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Tax Topics

2009 Tax Stimulus
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Alternative Minimum Tax (AMT)
American Jobs Act of 2011
Brief Description of the Model 2013
Current-Law Distribution of Taxes
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Distribution of the 2001 - 2008 Tax Cuts
Earned Income Tax Credit
Economic Stimulus
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Expiration of the Bush Tax Cuts
Explanation of Income Measures 2013
Federal Budget
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Flow-Through-Enterprises
Guide to TPC Tables
Health Insurance Tax Incentives
Homeownership
How to Interpret Distribution Tables 2013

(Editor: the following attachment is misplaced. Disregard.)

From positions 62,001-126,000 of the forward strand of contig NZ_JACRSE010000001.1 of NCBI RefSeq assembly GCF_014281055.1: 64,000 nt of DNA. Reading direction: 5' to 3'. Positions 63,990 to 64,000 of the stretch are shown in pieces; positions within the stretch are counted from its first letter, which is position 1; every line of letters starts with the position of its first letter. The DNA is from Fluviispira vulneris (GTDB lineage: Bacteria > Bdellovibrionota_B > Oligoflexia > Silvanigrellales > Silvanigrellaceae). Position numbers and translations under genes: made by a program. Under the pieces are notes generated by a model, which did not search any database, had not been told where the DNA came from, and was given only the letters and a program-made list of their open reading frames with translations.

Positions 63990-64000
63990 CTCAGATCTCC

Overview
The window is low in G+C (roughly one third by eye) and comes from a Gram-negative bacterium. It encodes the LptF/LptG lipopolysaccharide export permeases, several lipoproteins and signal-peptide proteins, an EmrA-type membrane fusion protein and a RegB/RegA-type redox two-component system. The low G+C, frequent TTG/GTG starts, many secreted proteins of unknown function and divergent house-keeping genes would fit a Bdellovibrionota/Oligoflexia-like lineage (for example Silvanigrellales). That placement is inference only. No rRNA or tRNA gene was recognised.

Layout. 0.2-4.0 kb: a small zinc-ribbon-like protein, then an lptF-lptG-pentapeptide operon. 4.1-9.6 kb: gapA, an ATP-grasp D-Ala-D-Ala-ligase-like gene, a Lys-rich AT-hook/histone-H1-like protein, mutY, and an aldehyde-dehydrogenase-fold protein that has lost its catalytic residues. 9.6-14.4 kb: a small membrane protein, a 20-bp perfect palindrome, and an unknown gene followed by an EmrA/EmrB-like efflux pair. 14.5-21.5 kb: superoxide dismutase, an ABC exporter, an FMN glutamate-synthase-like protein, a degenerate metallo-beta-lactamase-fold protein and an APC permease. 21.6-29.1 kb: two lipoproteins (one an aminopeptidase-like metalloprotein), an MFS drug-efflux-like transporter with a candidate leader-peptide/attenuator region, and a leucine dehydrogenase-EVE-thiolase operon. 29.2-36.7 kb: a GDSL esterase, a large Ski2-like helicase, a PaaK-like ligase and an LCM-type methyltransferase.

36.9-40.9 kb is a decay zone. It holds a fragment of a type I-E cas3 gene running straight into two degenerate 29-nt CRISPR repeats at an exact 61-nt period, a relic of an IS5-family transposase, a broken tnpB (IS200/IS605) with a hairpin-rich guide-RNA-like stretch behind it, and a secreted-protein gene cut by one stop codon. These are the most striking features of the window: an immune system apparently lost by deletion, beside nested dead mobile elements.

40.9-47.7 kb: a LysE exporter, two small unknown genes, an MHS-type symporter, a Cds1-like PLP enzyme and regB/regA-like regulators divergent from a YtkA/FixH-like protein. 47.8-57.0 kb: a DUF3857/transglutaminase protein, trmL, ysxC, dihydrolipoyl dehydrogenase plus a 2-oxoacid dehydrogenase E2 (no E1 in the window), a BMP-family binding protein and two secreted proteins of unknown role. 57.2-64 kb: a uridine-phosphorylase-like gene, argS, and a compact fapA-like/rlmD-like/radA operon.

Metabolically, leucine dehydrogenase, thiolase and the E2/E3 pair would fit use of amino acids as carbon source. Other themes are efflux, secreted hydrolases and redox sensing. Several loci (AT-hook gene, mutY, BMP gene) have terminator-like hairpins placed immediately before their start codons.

Marriage Penalties
Model FAQ 2013
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Presidential Transition - 2009
Recent Tax Stimulus Legislation
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Tax Encyclopedia Index
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Value-Added Tax (VAT)
Who Doesn't Pay Federal Taxes?
Working Families

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tax topics
 

Value Added Tax (VAT)

A value-added tax (VAT) is a tax on the sales of goods and services to consumers.  However, unlike a traditional retail sales tax that is collected only on final sales to consumers, a VAT is collected from businesses at each stage of the production process.  Under the most common form of collection—the credit-invoice method—all sales by businesses are taxable, but firms are able to claim credits for all taxes paid on purchases from other registered businesses.  The net result is that business-to-business transactions are untaxed and the tax base is equal to the full value of the final sale to the consumer.

Revenue and Distributional Effects of a VAT

See also:

The VAT and the U.S. Fiscal Crisis

See also:

Further Reading

See posts about the VAT on TaxVox, TPC’s blog